CM . . . . Volume XXIV Number 14. . . . December 8, 2017
Kids Can has published yet another jaunty children’s book that is part information and part entertainment. Readers are drawn in right away on the opening page:
But some of that will change in the course of this story.
After the short opening paragraph, there is a statistical summary of Zoom, right down to the number of ice cream shops (29) and roller coasters (1). I was happy to see that this city of 3,000,001 has 98 libraries!
Readers follow the performing family of Zanies; camera toting Robbie, a young tourist; Dr. Brody, a scientist who is also a dedicated bicycle rider; and Guy, who is blind and uses the help of guide dog Boris, as they travel by subway, ferry, and bus to find their way around the city of Zoom. It is especially entertaining to observe the antics of Agent Rybka, a spy who uses all these modes of transportation (and a few disguises as well) to go in circles and backtrack to evade anyone who might be trailing him.
If you want to know how to read a subway map, you will find out here. If you want to see all the options for paying your fare on transit, be it a single ticket or a smart pass, the information is included. A picture of a harbour shows all manner of water transportation too. Along with all the facts are the little descriptors that make the book so much fun. “The subway station smells like shoes and cinnamon.” “Boris wakes up to the sound of the recycling truck. He knows it’s the recycling truck because he can hear glass bottles rattling and clinking.”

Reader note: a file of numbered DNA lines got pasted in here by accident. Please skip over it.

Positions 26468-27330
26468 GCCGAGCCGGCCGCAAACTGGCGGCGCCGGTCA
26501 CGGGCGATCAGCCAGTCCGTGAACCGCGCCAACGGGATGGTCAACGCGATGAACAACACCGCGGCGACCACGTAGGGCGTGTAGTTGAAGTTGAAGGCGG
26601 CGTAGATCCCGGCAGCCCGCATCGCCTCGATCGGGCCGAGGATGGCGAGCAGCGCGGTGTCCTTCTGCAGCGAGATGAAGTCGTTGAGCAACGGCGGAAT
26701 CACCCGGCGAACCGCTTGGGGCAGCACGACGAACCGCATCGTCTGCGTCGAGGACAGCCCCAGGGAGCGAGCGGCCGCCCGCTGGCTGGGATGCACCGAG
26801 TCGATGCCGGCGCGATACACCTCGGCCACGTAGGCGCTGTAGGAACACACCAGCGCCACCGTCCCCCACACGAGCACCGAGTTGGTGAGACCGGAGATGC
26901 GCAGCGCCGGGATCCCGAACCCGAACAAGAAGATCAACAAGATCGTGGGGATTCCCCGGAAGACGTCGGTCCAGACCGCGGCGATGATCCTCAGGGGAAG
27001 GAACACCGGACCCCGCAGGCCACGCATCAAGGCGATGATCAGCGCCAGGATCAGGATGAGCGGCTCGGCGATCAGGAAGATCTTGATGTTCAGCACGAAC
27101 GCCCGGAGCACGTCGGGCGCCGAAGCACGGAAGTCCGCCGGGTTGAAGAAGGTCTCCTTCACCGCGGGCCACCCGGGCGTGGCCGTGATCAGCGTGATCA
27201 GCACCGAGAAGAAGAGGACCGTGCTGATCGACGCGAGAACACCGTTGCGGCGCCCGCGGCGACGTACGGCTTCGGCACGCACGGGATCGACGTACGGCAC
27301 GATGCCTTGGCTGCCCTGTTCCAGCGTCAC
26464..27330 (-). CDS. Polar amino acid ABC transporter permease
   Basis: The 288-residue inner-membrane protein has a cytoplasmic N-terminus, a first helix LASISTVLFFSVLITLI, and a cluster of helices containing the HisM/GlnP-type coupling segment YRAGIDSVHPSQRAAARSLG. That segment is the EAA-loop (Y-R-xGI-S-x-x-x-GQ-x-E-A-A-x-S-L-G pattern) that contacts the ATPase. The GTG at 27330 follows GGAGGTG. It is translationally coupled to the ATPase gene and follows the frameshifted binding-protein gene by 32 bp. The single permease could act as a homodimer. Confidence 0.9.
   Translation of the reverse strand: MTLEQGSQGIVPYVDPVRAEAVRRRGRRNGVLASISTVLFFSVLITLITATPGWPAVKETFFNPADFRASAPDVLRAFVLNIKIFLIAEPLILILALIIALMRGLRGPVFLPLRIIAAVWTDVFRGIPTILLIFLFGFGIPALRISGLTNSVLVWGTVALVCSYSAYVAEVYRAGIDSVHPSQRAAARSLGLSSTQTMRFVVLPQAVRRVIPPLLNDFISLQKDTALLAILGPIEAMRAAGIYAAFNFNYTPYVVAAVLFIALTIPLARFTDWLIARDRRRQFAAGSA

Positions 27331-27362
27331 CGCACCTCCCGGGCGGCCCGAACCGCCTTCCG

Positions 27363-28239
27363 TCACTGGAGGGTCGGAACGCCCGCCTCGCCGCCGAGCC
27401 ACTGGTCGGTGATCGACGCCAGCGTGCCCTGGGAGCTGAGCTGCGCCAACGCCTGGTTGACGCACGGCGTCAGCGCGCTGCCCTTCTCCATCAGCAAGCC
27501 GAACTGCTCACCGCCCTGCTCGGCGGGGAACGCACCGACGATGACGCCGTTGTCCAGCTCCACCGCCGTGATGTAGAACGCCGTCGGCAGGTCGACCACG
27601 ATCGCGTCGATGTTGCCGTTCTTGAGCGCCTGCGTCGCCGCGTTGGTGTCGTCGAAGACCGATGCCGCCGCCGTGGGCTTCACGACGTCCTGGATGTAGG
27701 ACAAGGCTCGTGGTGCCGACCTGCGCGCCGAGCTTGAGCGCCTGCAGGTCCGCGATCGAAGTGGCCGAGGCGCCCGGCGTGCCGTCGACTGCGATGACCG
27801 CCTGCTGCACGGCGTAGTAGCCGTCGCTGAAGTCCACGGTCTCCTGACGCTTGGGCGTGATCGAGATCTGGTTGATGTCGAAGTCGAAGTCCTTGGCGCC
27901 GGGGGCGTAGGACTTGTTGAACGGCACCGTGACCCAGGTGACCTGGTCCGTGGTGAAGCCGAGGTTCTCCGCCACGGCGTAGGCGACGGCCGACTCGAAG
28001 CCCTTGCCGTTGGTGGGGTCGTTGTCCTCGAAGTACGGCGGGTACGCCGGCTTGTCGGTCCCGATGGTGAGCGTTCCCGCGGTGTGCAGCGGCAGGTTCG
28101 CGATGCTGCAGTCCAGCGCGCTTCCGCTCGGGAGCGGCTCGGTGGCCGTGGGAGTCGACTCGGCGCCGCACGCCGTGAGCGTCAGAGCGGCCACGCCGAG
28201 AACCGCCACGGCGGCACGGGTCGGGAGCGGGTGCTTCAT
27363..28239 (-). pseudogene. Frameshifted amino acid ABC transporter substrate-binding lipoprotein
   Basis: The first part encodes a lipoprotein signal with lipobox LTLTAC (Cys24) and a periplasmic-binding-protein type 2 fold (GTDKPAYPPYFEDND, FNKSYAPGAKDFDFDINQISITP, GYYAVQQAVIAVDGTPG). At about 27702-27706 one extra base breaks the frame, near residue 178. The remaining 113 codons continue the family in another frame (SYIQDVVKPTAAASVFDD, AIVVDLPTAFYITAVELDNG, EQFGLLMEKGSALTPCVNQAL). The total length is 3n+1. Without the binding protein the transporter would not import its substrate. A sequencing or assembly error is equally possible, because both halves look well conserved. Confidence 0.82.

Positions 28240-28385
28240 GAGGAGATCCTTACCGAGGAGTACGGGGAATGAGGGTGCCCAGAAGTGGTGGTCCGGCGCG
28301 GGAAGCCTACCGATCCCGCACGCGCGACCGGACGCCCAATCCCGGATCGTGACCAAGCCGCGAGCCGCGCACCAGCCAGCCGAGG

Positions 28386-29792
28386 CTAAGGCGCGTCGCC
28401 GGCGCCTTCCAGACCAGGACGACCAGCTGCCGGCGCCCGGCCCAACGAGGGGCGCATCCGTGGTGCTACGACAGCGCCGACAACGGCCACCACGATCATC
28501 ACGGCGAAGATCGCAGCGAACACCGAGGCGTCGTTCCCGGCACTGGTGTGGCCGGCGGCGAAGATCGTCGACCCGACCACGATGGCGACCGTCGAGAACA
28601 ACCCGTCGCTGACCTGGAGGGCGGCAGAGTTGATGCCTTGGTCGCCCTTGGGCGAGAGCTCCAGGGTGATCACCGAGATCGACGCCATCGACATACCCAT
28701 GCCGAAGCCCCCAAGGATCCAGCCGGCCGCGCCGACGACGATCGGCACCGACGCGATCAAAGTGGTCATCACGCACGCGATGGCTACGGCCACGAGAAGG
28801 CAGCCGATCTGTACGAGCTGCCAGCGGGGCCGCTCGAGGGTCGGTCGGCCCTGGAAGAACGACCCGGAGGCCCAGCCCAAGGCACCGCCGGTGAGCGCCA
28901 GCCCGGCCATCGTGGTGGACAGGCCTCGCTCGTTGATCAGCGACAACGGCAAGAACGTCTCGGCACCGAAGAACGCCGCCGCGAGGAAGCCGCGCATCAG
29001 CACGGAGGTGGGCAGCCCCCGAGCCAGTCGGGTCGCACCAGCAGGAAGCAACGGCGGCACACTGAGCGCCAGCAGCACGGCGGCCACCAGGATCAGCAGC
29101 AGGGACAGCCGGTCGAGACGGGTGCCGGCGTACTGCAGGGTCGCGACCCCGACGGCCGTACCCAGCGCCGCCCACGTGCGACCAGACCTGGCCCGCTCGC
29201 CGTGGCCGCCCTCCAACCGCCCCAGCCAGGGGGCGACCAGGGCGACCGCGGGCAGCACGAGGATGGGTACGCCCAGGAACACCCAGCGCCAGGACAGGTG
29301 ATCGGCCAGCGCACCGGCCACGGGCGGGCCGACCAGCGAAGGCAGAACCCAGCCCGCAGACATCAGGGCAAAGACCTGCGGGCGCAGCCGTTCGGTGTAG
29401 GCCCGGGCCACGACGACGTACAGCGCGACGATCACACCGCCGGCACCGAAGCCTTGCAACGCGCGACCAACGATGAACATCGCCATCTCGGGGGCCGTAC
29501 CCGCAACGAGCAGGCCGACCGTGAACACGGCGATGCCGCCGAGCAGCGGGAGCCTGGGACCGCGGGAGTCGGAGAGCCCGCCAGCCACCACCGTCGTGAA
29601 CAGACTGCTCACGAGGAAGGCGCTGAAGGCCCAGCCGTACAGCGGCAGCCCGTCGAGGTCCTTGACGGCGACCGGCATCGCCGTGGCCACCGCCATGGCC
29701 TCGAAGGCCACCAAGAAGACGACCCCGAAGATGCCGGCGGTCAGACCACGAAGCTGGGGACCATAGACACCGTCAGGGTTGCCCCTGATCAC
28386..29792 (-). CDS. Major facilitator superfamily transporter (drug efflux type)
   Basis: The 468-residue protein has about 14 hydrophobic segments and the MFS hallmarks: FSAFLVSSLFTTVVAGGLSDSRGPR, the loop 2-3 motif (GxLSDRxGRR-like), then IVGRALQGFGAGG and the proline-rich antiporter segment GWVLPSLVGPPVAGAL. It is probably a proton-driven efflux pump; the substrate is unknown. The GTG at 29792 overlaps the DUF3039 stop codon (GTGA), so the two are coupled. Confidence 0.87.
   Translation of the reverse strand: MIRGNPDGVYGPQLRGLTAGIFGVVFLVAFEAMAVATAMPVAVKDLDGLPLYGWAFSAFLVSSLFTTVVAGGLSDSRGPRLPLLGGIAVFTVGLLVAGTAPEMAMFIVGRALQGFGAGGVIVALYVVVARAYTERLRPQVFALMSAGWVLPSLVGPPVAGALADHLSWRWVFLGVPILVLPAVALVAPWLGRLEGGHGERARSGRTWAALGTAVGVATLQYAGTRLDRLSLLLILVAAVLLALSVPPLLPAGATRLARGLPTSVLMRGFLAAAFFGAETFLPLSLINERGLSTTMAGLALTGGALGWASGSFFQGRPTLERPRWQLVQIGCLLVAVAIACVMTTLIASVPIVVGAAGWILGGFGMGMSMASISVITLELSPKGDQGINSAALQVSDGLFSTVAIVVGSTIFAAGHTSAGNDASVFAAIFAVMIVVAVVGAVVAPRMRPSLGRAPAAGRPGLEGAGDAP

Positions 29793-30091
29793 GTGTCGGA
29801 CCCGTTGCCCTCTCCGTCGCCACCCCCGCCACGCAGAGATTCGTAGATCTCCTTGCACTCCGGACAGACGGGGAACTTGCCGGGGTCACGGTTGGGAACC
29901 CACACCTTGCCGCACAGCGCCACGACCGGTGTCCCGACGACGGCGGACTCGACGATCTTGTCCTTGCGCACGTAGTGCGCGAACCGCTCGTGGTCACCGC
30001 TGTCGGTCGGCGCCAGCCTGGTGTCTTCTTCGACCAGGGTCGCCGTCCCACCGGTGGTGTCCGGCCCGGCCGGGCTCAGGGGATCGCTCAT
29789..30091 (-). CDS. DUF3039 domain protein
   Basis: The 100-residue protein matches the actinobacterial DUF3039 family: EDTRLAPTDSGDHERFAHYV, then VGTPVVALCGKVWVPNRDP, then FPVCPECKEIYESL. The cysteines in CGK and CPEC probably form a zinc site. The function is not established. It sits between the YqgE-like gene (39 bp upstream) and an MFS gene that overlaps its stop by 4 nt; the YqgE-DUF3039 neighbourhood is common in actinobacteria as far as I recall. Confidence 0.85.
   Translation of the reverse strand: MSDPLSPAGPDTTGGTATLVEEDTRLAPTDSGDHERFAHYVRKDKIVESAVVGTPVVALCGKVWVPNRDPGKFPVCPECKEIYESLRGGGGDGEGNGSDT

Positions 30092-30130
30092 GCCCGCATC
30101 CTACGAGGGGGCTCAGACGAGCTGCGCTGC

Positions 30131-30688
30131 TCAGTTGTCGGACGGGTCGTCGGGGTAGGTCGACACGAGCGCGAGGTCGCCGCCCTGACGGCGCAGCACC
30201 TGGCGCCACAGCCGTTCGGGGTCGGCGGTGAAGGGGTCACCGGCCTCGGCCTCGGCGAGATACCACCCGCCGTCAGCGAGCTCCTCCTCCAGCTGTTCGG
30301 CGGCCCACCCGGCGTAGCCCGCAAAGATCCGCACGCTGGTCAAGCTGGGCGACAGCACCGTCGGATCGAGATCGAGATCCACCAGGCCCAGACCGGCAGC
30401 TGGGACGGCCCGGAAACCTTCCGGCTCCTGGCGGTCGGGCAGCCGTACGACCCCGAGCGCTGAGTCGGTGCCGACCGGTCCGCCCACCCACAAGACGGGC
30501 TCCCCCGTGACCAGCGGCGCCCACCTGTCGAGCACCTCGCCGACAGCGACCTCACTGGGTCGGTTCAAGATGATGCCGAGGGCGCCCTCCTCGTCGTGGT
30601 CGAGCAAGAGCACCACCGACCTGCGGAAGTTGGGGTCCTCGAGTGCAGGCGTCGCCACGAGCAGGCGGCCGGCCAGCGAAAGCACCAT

The last spread indicates that everyone whose journeys we have been watching has ended up in the same place, a busy city park. We are offered not a conclusion to the day’s activities, but these tantalizing lines:
Inna Gertsberg, whose career began in advertising art, has done a fine job with her first children’s book wherein captions and speech balloons expand on the notes in the blocks of text. She is ably partnered by American Mike Lowery, whose style reminds me of the work of Simms Taback (Joseph had a Little Overcoat; Road Builders). Illustrations, rendered in pen and ink and coloured pencil in muted tones, feature a myriad of people, animals and vehicles outlined in black comic book style shown variously in open spreads and in strip layout. The text has a hand lettered look, set in a font called ‘Shaky Hand Some Comic’.
Ellen Heaney is a retired children’s librarian living in Coquitlam, BC.